Choosing the right shutters for patio doors

Want to put shutters on your French doors? We can help you find the right shutter style and design for you.

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What are the benefits of shutters for French or patio doors?

Whether you have traditional double French doors or contemporary folding, sliding patio doors, shutter door window dressing is the perfect addition. Why? First of all, if they are installed on a track they can be pushed to the side to enhance the view looking out the doors. They look super smart – which is especially important if you are designing an open-plan space that includes other windows which can be fitted with them too. Shutters also allow you to control the privacy and lighting in your room – perfect if yours is a space that’s overlooked or is south-facing and tends to overheat in summer. Then there’s the easy maintenance – a light dusting will be sufficient for shutters on French doors in a living room, or a wipe with a damp cloth for those in a kitchen diner. Other shutter benefits include reduced energy use and sound reduction through insulation – a must for rooms with large expanses of glazing.

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How easy is it to install shutters on French or patio doors?

It may seem a tricky task, but there are lots of clever ways to ensure it is achievable, especially when installed by out team of experienced shutter installers. There is a  variety of fitting options:

Option one (best suited to narrower expanses): attaching window shutters to external French doors. The obstacle to overcome with this method is that the wide expanse and the requirements to use the doorway mean that the width of the panels away from their anchoring points is notably further than that of a normal window shutter. The most common method of attaching plantation shutters to French doors is simply making the panels a lesser width. By lessening the width of the panels, it puts less stress on the hinges which avoids shutters dropping over time.

Option two (a good choice for wider expanses): fit the shutters on a track system. Instead of freely swinging to concertina shut (as above), the shutters are attached to metal rails, either at the top of the shutter, the bottom of the shutter – or in some cases both. This is achieved by attaching a small metal risen disk on to the top of the shutter panel; this then locks in to a clasping metal rail holding the shutters in the perfect position. This is essential for shutters over a certain width to ensure they function properly and do not drag.

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Which tracked shutters to choose for your French or patio doors?

We offer even more choice here! In fact we have two different variations of tracked shutters for your French doors or wide windows:

The first tracked plantation shutters are bi-fold. These shutters work in the same way as normal shutters: they are hinged and concertina together to fully open and close. Of course, the slats in these must be closed before they can concertina away to ensure the panels lay flat against each other. These shutters are connected by certain points at the top or top and bottom of the shutter along a rail, so they smoothly hold position as they fold. This tends to be the more commonly used form of tracked shutter.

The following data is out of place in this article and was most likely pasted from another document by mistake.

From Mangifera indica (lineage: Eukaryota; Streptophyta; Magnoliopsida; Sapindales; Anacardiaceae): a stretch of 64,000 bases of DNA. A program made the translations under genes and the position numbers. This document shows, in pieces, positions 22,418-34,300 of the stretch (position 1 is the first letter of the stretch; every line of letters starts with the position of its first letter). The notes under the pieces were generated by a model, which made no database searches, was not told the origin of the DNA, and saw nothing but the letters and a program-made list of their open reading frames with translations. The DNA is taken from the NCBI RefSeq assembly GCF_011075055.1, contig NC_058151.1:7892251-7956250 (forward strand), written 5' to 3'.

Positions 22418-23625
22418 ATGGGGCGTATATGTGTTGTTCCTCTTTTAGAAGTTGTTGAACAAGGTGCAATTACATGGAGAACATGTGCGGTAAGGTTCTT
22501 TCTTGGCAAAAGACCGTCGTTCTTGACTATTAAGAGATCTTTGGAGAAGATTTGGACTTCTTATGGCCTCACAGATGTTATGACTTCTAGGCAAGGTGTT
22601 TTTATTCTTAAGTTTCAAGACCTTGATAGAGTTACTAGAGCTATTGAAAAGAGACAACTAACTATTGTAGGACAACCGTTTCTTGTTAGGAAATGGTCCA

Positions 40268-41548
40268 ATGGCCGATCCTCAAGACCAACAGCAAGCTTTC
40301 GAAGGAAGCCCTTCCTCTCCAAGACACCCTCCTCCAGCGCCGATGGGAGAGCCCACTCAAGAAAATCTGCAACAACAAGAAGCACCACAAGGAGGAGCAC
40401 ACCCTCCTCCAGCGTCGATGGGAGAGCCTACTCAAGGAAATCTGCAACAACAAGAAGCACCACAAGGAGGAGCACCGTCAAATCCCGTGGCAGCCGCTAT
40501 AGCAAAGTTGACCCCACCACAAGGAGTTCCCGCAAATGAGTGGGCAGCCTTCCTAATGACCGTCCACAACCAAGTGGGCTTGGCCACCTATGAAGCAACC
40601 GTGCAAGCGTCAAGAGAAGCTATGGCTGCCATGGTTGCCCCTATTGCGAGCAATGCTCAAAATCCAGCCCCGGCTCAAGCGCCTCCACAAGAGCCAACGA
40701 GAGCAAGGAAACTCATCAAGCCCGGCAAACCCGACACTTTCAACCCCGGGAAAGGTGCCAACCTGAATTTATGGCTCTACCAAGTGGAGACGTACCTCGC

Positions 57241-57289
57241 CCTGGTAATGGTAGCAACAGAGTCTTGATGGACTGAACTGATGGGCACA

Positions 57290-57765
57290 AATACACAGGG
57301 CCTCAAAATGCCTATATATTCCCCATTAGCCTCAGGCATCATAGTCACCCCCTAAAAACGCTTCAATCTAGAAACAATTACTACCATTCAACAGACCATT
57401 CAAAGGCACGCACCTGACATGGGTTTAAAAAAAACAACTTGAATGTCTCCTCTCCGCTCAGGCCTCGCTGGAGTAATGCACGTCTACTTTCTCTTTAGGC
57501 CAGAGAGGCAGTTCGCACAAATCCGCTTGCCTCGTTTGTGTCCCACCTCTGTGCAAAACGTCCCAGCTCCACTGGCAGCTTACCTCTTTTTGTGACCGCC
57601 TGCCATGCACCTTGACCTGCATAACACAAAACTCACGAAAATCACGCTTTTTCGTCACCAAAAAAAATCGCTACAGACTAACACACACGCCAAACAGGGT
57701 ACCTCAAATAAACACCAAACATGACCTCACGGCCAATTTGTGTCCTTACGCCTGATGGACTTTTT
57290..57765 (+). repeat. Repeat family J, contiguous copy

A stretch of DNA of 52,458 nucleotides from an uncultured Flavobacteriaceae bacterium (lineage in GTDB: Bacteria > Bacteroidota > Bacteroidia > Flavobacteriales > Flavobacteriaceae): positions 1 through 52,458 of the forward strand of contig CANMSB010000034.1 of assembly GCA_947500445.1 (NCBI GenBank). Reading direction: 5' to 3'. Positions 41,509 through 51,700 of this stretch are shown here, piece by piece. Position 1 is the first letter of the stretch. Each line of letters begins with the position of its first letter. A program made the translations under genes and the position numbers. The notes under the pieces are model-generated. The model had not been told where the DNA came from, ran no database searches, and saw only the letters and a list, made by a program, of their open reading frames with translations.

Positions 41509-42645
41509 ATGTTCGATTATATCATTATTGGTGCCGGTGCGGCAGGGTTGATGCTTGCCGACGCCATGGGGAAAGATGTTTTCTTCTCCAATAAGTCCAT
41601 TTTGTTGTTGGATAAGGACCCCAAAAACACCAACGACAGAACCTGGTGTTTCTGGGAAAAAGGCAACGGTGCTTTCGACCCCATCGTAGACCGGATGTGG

The second tracked plantation shutters are known as bypass tracked shutters. These shutters work with the panels always holding a position parallel to the window and fixed at two points into a top and bottom track. These shutters, locked in their parallel position, are on two rails of track, allowing them to ‘bypass’ the other panel passes. This design is less commonly used as, depending on the quantity of panels, you will always have a number of plantation shutter panels covering your window. That said, for some rooms, such as smaller spaces, this is the best – or only – design solution.

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Which shutter designs work best for French or patio doors?

Due to the obvious need to connect your shutters to the tracked shutter system, the only design of window shutter available for track shutters is full-height plantation shutters. These shutters cover the entire height of your window with one panel, and can have their slats separated by utilising a mid-rail, which you may want to position at the same height as any mid-rail – or the handle position – of your door. The mid-rail, by the way, is a beam of solid wood that goes across the panel allowing two groups of slats to be operated independently of each other.

 

What else to consider?

The bulkiness or depth of your doors’ interior handles may affect the position and installation method of your shutters – this is something to factor in when measuring up. If you’re not sure, ask one of our advisers.

If your folding sliding doors fold into your room, our shutters may not be an option. Discuss with our advisers before ordering.

 

Need more help?

If you have any questions on tracked shutters, or any issues with plantation shutters for your French doors, book an appointment, no obligations and we’ll be in touch to arrange a home visit and discuss your options.

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